Sunday, April 13, 2008

Book Review: Rick Steves' Europe 101--History & Art for the Traveler

Art history classes, as I understand them, are supposed to provide the attendees with a survey of the different styles and subject matters that artists have used over time. Having never taken Art History 101, I don't know if the classes also provide a broader historical context for the works in question, but I would like to think that the good ones do. If they don't, they should, and Rick Steves' book on the subject might serve as a jocular textbook.

The important thing to know about this book is that Rick Steves is, for all practical purposes, a travel guy, not an art aficianado. He and his cowriter Gene Openshaw write the way a somewhat-more-knowledgeable friend might talk to you about art history so that you know what to look for when you get to Paris, Rome, etc. Steves' writing is chatty and easily read. I got through its 500ish pages in about three evenings' reading. It does, however, have its drawbacks. In his attempt to make history and historical art forms accessible to 21st century American audiences, the book will age badly. Already his references to Gerald Ford and Joan Rivers would probably leave people under 30 stumped.

Also, if you do have more than a scholarly interest in art and architecture, Steves' book will leave you aching for more and feeling more than a little condescended to. It's as if he's saying, "This is as much as you can handle and as much as I care to write to fit European history into 500 pages. Anything beyond that, you're on your own." In which case, I'd highly recommend you pick up a few more books on European art history, because Steves only scratches the surface. However, given the interest and breadth of his topic, perhaps this can be forgiven and understandable.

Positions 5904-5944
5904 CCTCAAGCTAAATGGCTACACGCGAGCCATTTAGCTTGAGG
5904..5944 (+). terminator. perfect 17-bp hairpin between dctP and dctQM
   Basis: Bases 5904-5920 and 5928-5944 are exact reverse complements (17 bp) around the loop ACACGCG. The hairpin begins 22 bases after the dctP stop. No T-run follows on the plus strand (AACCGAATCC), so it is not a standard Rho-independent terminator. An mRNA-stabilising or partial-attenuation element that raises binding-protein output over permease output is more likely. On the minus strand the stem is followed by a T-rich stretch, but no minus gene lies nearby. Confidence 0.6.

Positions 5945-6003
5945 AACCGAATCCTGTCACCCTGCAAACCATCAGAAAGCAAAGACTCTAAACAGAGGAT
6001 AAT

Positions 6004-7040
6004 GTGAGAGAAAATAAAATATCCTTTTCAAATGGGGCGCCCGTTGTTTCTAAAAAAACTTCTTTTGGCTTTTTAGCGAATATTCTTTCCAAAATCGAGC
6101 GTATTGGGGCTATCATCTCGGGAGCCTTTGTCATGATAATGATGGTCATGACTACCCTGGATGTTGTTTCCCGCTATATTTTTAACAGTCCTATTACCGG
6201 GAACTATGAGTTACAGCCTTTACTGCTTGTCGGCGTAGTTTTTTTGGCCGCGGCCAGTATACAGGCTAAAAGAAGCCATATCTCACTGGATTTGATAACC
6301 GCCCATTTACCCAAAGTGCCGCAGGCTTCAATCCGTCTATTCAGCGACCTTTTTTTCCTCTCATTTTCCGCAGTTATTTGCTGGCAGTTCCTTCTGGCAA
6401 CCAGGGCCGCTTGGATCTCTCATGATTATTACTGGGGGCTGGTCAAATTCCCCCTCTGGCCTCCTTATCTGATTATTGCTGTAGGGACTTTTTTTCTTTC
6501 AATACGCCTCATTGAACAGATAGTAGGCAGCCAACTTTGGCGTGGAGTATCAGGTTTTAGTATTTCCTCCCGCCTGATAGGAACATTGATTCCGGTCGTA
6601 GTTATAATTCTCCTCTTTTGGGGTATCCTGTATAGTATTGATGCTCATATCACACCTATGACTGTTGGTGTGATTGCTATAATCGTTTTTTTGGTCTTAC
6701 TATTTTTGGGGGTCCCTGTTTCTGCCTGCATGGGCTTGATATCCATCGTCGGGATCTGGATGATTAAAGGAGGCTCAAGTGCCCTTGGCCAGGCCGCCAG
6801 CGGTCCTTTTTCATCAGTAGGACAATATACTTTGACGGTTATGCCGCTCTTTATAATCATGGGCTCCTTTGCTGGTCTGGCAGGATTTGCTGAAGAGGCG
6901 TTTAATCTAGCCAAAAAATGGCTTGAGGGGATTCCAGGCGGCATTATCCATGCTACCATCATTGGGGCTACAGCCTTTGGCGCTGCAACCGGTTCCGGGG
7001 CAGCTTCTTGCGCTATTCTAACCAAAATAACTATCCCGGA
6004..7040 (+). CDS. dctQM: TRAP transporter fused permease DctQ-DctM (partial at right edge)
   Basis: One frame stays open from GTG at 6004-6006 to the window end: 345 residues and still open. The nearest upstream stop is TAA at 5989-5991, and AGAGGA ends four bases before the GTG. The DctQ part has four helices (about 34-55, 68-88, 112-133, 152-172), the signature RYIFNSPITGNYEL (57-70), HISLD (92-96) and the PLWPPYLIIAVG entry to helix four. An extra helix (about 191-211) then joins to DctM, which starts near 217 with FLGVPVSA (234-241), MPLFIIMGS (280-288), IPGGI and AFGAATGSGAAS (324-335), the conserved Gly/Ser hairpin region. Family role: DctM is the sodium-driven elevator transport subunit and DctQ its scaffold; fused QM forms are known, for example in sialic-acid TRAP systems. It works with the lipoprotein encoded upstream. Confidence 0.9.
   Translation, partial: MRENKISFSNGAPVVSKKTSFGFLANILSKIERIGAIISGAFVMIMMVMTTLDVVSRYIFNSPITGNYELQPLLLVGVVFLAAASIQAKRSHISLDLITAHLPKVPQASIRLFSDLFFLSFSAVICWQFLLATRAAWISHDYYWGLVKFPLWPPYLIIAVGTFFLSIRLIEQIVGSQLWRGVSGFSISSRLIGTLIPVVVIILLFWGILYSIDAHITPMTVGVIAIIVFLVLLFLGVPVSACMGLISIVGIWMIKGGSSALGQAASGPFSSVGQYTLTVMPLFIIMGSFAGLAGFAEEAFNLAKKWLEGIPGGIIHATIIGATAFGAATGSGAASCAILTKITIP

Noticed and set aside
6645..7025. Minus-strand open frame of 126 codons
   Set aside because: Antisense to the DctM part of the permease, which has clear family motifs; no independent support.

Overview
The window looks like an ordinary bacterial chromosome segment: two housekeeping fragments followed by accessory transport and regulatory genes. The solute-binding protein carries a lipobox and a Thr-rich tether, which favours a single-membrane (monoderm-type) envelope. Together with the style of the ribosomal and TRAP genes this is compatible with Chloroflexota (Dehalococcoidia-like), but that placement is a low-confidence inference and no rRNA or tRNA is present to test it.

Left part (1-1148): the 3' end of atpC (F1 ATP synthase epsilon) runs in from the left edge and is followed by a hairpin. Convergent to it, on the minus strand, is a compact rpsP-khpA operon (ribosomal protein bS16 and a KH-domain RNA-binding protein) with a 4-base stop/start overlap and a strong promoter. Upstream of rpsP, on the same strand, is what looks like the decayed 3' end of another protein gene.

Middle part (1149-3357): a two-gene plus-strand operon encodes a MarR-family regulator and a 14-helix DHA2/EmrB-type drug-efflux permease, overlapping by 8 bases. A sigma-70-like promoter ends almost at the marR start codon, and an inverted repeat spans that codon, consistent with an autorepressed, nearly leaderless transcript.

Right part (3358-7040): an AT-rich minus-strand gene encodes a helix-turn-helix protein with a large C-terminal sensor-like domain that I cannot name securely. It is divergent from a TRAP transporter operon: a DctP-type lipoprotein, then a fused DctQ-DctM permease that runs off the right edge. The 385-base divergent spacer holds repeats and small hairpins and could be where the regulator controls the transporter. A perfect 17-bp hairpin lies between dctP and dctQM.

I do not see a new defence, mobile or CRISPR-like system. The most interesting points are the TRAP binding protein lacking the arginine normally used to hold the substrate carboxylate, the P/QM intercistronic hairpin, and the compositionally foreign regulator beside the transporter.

Another mild point of disagreement I have is Mr. Steves' unabashed love and admiration for European socialism, which comes up as he describes "Europe Today." He glosses over things like declining birthrates, long lines for health care, and the politically correct unwillingness of Europeans to assimilate or confront the hostile Muslim populations in their midst. The Europe of Michelangelo, Martin Luther, and Christopher Wren is dying, and Mr. Steves doesn't seem to understand that their over-regulatory "social safety net" or excessive PC-based desire to avoid confrontation might be among the prime causes.

Those minor quibbles aside, I liked this book. Aside from its engaging style, it makes a solid argument for the connection between political, social, and aesthetic movements, and as such should be commended for educating in this fashion. For instance, the Age of Enlightenment (more or less the 1700s, when the U.S. was born) resulted from discoveries of ancient Roman art and architecture at the archaeological site of Pompeii as well as Graeco-Roman philosophical influences that sprang to life in the Renaissance. This, in turn, led to Greek-style architecture (called Georgian in England, neo-Classical in the U.S.) as well as Roman-style sternness in statues and paintings.

You have to read a few more books to understand some of the other contexts of European history more fully, since Steves is focusing on the art, but I found this book a nice way to round out my generalist's knowledge of the continent. Because, after all, I read the book to help with my vacation. It's not like I read all of the books on my reading list for general-purpose fun, ya know.

Happy travels.

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